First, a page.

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Ten Steps to Planetary Sustopia - Part One: The Asynsis Sustopia Initiative - Redux 02/07/12

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Nigel Reading

Jul 11, 2012
04:54

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Ten Steps to Planetary Sustopia - Part One The Asynsis Sustopia Initiative - Redux 02/07/12 These should include: one. The right to Sustainable development as a Human right. two. All stakeholders (governments and corporates, including cities and nation states, national and transnational coporations), to submit to Sustainability performance targets and verifiable assessment in support of and informed by the criteria that measure the protection afforded by that same SD Human right. Environmental, Social and Corporate Governance (ESG) measures should apply across the board, including Natural Capital accounting and Carbon emission reporting. Carbon, Air, Land and Water impacts including all pollution to be measured against Environmentally Sustainable Development (ESD) criteria. All measurement monitored and run by an independent commission for Sustainability, like the Carbon Disclosure Project (CDP), UK EHRC or the HK ICAC, their independent commission against corruption. Funds from the state and fines to be reinvested, including for public awareness campaigns and SD-methodology stakeholder training. three. Tax breaks & subsidies to corporations to incentivise them financially. Incentives for the reduction of carbon production, water use and environmental pollution, use of renewables and the ending of subsidies for fossil fuels, plus the ending of corporate tax-avoidance schemes. four. Binding regulations & laws, backed with legal sanctions (like fines), to compel stakeholders to achieve certain minimum independently verifiable SD benchmarks, with financial incentives to exceed them. five. Employees and consumer/electorate stakeholder representatives (perhaps including ICAC-like representative), to join shareholders on every board, like in Germany now. Elimination of the "floating shareholder" to reduce short-termism. six. Social and Civic governance best practice to be regulated for to bind the behaviour of all stakeholders within SD criteria. seven. Share-price maximisation-boardroom pay link to be modified by regulations to prevent short-termism and ludicrous executive pay levels that distort corporate behaviour into anti-sustainability paradigms. Markets and banking to be tightly regulated to prevent speculation, excessive executive reward and pyramid schemes. Executive pay to be rated on broad performance metrics that include corporate sustainability performance and corporate social-environmental responsibility. eight. Lobbyists to be more tightly regulated and corporate donations to political entities to be banned - to be replaced by state funding or small, crowdfunded individual donations, not by corporate bodies behaving as a single legal person but with (of course), far more, undue influence than one person, which is undemocratic. nine. Media ownership to be tightly regulated to ensure diversity of views (including dissenting ones), plus no undue bias towards any one ideology, political party, privileged elite or business group. The internet to be as transparent as possible to ensure optimal freedom and diversity of information, so stakeholders can make optimally informed decisions on all issues of the day, including Sustainable Development criteria performance by all stakeholders. ten. Elections based on universal suffrage to be both political as well as corporate: voters at general elections to vote/rate for both political parties and also on corporations and their CSR performance. Corporate poll component to be exactly that - to rate corporations in terms of their compliance with the UN fundamental human right to sustainable development criteria. Alternatively, corporate polling-rating could be more regular - annual or bi-annual. This is better direct governance by direct democracy: direct survey-polling feedback by the electorate-consumers, using the criteria of carbon emissions, sustainability metrics and CSR, all monitored and run by an independent commission for sustainability, like the Carbon Disclosure Project (CDP), UK EHRC or the HK ICAC, their independent commission against corruption. Living within the means of 1.0 planet - via a universally binding unavoidable Carbon tax, will be the main instrument to regulate stakeholders. Polls can be literally based on a scoring system, just like the market research and focus group strategies they use themselves to analyse consumer behaviour. Choice of corporations to rate can be random from a pool. Good performers get taxed less, with more subsidies, bad performers taxed more with less subsidies.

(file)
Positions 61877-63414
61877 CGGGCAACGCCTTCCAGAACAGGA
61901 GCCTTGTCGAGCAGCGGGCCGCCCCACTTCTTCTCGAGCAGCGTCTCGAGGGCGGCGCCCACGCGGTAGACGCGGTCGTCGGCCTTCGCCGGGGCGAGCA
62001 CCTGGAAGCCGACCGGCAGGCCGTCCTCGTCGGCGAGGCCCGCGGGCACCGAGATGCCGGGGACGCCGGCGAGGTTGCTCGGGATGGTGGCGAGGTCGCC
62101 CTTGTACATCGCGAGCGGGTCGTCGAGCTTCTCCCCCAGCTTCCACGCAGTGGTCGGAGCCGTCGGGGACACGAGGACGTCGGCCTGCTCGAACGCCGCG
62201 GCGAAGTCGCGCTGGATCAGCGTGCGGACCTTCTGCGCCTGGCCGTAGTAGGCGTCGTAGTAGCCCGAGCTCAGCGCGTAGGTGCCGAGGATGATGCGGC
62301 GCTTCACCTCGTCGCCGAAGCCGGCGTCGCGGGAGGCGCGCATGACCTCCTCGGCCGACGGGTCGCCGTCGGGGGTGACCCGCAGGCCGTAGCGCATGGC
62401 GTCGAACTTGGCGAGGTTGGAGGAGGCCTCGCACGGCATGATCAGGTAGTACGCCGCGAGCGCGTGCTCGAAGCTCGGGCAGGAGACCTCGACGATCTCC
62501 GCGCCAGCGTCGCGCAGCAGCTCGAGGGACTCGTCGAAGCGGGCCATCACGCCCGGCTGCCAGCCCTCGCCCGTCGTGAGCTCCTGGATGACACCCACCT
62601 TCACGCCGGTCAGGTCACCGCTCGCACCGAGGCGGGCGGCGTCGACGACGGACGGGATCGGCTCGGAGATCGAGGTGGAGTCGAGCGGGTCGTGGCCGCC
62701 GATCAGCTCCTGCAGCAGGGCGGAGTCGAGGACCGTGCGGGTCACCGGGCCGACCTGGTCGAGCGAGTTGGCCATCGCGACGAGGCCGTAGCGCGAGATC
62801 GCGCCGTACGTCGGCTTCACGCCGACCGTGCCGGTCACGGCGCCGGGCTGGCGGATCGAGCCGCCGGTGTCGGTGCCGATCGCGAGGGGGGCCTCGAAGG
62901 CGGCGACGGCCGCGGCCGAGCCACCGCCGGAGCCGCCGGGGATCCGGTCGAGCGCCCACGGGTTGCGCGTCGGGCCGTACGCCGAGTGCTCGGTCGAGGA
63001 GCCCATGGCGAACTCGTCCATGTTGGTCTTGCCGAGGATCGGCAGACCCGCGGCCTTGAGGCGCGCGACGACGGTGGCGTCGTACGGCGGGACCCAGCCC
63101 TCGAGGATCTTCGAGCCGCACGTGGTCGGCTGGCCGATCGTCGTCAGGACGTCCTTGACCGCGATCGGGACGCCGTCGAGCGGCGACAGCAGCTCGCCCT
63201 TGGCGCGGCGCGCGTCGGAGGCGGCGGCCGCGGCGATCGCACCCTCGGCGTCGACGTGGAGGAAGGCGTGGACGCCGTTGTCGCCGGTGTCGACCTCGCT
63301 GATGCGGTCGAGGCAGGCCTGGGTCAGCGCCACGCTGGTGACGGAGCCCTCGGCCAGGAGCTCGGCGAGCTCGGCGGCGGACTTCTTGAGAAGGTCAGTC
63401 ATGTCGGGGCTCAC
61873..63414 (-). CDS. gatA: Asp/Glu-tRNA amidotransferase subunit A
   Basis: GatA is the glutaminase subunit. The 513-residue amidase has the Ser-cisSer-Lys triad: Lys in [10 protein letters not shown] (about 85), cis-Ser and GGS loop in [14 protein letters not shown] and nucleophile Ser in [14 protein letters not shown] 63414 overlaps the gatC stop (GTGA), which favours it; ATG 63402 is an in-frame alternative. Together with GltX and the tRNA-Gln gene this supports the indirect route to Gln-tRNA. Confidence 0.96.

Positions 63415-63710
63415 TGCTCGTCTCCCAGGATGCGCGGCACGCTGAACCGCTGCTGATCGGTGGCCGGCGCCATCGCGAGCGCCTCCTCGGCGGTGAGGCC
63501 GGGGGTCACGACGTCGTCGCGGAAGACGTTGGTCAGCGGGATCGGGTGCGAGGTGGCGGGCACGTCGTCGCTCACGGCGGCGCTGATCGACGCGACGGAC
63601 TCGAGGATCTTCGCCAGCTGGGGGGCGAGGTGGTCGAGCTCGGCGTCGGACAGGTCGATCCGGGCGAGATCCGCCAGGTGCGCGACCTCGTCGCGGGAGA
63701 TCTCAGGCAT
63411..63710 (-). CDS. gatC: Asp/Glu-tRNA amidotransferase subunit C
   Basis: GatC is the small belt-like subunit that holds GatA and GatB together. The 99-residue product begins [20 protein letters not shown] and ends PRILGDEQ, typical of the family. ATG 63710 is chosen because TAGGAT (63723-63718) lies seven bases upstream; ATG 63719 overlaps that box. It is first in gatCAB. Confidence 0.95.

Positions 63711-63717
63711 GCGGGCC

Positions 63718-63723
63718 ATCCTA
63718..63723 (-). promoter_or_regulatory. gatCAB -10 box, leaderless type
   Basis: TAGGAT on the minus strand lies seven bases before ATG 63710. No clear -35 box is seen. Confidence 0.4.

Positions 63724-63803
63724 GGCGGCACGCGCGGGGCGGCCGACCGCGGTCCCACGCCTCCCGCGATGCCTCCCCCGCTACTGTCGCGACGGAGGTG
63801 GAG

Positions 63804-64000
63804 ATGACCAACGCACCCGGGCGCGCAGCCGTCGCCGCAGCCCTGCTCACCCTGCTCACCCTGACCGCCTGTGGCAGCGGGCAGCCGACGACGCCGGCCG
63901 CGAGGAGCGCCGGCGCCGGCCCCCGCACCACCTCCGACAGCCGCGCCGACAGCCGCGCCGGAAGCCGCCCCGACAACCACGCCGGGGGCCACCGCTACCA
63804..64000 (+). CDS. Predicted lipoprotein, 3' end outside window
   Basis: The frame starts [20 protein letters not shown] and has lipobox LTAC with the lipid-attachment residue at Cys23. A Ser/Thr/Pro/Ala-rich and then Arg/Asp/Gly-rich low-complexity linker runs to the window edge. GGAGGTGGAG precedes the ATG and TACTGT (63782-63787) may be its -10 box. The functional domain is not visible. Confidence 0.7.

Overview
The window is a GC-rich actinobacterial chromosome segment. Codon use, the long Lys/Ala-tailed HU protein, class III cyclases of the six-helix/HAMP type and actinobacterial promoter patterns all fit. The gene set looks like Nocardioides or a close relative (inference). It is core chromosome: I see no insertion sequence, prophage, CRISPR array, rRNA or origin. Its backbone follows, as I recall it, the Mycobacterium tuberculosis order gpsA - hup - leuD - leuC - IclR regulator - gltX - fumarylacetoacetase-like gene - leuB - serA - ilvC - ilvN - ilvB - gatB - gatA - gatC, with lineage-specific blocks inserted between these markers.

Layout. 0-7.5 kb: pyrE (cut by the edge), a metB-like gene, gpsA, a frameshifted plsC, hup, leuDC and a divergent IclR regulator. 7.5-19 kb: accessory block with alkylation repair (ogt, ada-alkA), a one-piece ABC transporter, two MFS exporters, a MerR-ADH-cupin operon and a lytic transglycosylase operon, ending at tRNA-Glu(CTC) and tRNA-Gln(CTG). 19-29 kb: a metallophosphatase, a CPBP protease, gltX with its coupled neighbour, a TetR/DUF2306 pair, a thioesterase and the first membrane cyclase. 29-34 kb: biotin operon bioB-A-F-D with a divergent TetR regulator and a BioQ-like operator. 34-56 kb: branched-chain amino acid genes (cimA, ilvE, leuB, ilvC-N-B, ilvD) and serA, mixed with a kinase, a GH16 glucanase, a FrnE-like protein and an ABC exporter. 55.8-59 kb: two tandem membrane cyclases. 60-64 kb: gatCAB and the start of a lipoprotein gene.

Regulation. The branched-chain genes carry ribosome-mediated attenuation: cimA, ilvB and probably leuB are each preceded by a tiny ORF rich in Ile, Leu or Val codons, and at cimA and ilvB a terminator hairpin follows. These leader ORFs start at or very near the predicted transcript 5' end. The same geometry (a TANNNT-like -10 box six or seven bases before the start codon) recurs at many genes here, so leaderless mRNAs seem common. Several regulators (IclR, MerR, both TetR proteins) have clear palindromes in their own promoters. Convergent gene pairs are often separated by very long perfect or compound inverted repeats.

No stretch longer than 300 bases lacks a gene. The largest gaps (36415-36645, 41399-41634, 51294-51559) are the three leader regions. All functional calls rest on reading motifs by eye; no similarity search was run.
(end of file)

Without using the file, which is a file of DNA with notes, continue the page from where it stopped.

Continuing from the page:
Sandeep Goswami

Jul 13, 2012
03:54

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The idea is super, but when you look at South Asian countries, the apathy and ignorance of the people is supreme. What we need is a sustained advertisement campaign, which must become statuary for all channels in the visual media to beam before every program. It should get the mandate from World Bank and UNDP, with tactic support from WBCSD, CIICESD, CAN-International, Green Peace etc. Lastly I thank Climate CoLab for inviting me and have retweeted many of my articles. May be these would be of some interest - 1.Sustainable Living and Climate Initiative:Socio-Political Decisions can have a profound effect on it http://wp.me/p1xbzq-uM 2.Will UNEP lose to UNSC to avert Global Warming? http://wp.me/p1xbzq-4R 3.Sustainable Living – Corruption is the biggest impediment http://wp.me/p1xbzq-BM
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